Weekly Local Biography

  Luc Masschelein


The program officer for the Foundation for Disabled Children in Thailand is a man who has had more catastrophic events happen to him than most of us would ever experience in several lifetimes. Yet this 40-year-old man just seems to bob up for more, when the rest of us would be lying down, licking our metaphorical wounds.

Luc is Belgian, or rather, Flemish (they get intensely nationalistic - just say the words “french-fries” and watch what happens). He went to school in Belgium, and was a happy gregarious, active youngster. He finished his secondary schooling and had begun study in Clinical Biology, when a trip downstairs changed his life forever. He was knocked unconscious and had fractured his spine at the 5th thoracic vertebral level, severing his spinal cord.

After one week when he began to regain consciousness and could again open his eyes, he found that he could do little else. He well remembers the doctor coming to see him and uttering the fateful words, “You will never walk again!”

Thirteen months later he left hospital in his wheelchair and hoped to return to study clinical biology, to find that this course was denied to him, as being considered not suitable for someone stuck in a wheelchair. He was told to choose another career, and he quickly chose accountancy. “I made a fast choice and a wrong choice,” said Luc, “because I hate accountancy!”

After three years of the ‘wrong choice’, he went back to study Computer Engineering and has a degree in this field, but it was still not the correct path for someone who liked to work with people. Someone who needed social contact.

Social work looked more apt for the young paraplegic, so he returned to study psychology for a year and then two years of social work. “My accident only made me realize there are people who need help. It also made accepting my own situation easier.” Thus armed (even if not legged), he went to work in the personnel department of a sheltered workshop covering 600 disabled people.

This led to his becoming involved in humanitarian aid work which took Luc and his wheelchair to Zaire, Hungary, Romania, the former Yugoslavia and the Ukraine, where he looked after disabled children, the victims of wars thrust upon them by adults ready to sacrifice anyone for their causes.

This had a deep and lasting effect upon Luc. “The genocide in Zaire - I had to leave, it was just terrible. I had to think deeply. I cannot solve the world’s problems. My job is to help children. If you can help one a day you can be happy.”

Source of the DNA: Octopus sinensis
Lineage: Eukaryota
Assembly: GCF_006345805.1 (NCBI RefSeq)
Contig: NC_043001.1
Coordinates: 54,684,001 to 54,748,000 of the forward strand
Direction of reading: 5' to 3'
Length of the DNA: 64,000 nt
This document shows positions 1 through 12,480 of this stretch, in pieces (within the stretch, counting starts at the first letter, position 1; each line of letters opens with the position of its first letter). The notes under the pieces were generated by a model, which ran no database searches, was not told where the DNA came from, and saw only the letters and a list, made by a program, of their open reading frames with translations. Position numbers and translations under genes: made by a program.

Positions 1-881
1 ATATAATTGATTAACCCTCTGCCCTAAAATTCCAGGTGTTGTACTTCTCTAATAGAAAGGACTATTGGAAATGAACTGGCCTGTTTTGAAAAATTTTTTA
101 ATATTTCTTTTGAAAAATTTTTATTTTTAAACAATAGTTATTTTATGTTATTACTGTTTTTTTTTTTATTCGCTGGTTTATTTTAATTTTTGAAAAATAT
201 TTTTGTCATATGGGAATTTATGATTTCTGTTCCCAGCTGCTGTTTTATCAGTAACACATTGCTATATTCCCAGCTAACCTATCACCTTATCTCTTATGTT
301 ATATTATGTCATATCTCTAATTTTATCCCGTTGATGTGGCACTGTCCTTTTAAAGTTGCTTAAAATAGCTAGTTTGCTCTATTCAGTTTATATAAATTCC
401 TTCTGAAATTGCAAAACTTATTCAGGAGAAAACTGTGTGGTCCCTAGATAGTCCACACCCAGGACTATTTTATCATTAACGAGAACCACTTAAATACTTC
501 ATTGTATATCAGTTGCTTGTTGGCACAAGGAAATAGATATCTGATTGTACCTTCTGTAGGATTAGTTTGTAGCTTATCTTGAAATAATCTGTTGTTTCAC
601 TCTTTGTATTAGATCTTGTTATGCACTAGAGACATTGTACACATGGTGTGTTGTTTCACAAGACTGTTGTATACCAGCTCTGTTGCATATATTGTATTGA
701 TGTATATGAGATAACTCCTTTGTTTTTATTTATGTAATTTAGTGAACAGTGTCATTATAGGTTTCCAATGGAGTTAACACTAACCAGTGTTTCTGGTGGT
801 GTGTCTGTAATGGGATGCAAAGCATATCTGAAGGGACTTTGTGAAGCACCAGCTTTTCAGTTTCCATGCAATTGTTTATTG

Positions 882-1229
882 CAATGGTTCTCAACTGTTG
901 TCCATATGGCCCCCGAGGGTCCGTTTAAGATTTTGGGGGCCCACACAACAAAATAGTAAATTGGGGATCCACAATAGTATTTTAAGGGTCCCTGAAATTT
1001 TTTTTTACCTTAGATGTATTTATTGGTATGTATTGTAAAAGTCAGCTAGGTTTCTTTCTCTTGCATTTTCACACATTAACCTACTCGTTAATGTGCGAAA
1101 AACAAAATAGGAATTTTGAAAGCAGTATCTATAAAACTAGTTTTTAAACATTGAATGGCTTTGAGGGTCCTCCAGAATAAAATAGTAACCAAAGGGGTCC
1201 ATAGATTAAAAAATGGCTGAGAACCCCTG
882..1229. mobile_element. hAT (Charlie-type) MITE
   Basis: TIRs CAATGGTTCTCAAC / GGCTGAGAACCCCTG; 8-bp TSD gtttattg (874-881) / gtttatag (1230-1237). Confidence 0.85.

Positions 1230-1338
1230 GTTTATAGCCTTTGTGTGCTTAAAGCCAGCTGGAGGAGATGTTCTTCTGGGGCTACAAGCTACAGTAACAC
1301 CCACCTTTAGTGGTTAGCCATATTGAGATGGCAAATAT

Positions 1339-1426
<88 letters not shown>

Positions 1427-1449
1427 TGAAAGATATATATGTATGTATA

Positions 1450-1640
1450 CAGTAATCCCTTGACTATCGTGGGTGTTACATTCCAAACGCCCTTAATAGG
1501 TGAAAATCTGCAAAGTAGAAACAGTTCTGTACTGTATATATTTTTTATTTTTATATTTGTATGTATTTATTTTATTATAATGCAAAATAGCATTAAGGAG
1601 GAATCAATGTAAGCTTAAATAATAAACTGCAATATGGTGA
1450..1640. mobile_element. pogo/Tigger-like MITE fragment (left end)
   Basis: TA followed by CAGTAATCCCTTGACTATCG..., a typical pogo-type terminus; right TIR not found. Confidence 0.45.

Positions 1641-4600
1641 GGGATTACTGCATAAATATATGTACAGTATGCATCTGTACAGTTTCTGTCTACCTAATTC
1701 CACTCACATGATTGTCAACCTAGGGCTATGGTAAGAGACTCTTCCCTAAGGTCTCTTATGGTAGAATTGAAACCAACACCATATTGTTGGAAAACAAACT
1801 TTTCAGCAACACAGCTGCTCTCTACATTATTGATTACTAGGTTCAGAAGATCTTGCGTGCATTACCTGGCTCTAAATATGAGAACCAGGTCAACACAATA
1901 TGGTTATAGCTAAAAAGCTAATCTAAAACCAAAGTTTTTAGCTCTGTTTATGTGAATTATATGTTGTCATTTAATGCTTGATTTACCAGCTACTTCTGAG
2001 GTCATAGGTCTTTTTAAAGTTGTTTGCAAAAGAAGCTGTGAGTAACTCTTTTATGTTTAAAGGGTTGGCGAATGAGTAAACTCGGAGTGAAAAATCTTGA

During this time, Luc was also exposed to family stresses. His first wife was unable to cope with a husband in a wheelchair, while his second wife died tragically from an aggressive cancer aged 34. Since then he met his current wife Marigke, and at least that side of his life began to settle comfortably.

To ‘get away from it all’ Luc came to Thailand for a vacation in 1997, and immediately found that there were restrictions placed upon him. “I wanted to ride on an elephant, but it is difficult in Thailand for disabled people.”

Despite this, they enjoyed Thailand and two months later they returned, eventually doing this many times. However, back in Europe, Luc was now the assistant director of the sheltered workshop, a promotion perhaps, but not one that Luc was enjoying. “I didn’t like it as I had no social contact.”

He might have continued in Europe, other than the fact that he was about to be hit with another disaster. He suffered a stroke (brain haemorrhage). Not one, but two! He lost the sight in one eye and his vision decreased to only 40 percent in the other. He needed another five months in rehabilitation and the experience was to colour his vision, if one can be so crass with the pun. “We decided to leave Belgium. We couldn’t continue to stay there. The mentality of the people, with everyone looking at the ground. Always bad weather. Everyone is in a hurry. So we sold everything in Belgium and came here.”

Of course, while here he hoped to change things for the disabled in Thailand. He had already seen the problem. “People try to do something, but they forget to ask the disabled people what they need.” As part of the perceived need, Luc knew that community based rehabilitation for children was a priority and so they formed the Foundation for Disabled Children in Thailand, registered in Belgium. He became acquainted with Dr. Samai, the director of the Rajanahindra Institute for Child Development and Douglas Tell from the “Wheels of Hope” whose help he acknowledges, and is now seeing positive results. “Put a wheelchair in the back of a pick-up and the children come out of the villages. You begin to realize how spoiled disabled people are in Europe, complaining about their wheelchairs, when these children haven’t got one.”

When not working for others who are handicapped, Luc spends his available moments maintaining his own fitness and will cover 80-90 km a day in his racing wheelchair and has competed at an ‘Elite A’ international level in Europe, rated 10th in the world in 2002, and can cover the 42 km marathon distance in 1 hr. 25 minutes. “I’m quite fast,” said Luc. Since he can also do 82 kph downhill in his chariot, I agree with him!

However, one area that he does not want to go too fast is in the development of the Foundation. “We have to give the Foundation to the Thai people. It is their country, but we need to teach parents how to cope with the problems experienced by their children and start a self-support group for the parents themselves.” And after Thailand? “We might go to another country, but I don’t want to run before I can walk,” said Luc mischievously!